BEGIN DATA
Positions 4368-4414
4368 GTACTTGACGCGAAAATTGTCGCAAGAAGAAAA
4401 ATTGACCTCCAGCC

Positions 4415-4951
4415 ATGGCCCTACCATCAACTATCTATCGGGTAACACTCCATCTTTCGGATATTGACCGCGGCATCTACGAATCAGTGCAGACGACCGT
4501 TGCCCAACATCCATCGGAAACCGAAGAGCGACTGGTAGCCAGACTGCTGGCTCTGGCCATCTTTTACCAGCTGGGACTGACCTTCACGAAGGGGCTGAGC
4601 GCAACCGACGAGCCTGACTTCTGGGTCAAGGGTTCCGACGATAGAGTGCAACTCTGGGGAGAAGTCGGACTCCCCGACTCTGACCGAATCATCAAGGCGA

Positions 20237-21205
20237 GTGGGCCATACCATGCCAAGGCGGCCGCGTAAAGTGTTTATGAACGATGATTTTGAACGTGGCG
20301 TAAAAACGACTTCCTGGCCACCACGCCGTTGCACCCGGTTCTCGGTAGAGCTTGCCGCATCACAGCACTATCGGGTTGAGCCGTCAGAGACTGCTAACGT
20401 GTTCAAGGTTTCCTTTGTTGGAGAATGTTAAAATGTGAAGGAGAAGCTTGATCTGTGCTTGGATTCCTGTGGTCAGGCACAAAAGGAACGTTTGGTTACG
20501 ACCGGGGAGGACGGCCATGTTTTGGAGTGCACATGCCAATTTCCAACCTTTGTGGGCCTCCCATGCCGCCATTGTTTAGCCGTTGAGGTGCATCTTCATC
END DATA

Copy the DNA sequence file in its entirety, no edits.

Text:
Positions 4368-4414
4368 GTACTTGACGCGAAAATTGTCGCAAGAAGAAAA
4401 ATTGACCTCCAGCC

Positions 4415-4951
4415 ATGGCCCTACCATCAACTATCTATCGGGTAACACTCCATCTTTCGGATATTGACCGCGGCATCTACGAATCAGTGCAGACGACCGT
4501 TGCCCAACATCCATCGGAAACCGAAGAGCGACTGGTAGCCAGACTGCTGGCTCTGGCCATCTTTTACCAGCTGGGACTGACCTTCACGAAGGGGCTGAGC
4601 GCAACCGACGAGCCTGACTTCTGGGTCAAGGGTTCCGACGATAGAGTGCAACTCTGGGGAGAAGTCGGACTCCCCGACTCTGACCGAATCATCAAGGCGA

Positions 20237-21205
20237 GTGGGCCATACCATGCCAAGGCGGCCGCGTAAAGTGTTTATGAACGATGATTTTGAACGTGGCG
20301 TAAAAACGACTTCCTGGCCACCACGCCGTTGCACCCGGTTCTCGGTAGAGCTTGCCGCATCACAGCACTATCGGGTTGAGCCGTCAGAGACTGCTAACGT
20401 GTTCAAGGTTTCCTTTGTTGGAGAATGTTAAAATGTGAAGGAGAAGCTTGATCTGTGCTTGGATTCCTGTGGTCAGGCACAAAAGGAACGTTTGGTTACG
20501 ACCGGGGAGGACGGCCATGTTTTGGAGTGCACATGCCAATTTCCAACCTTTGTGGGCCTCCCATGCCGCCATTGTTTAGCCGTTGAGGTGCATCTTCATC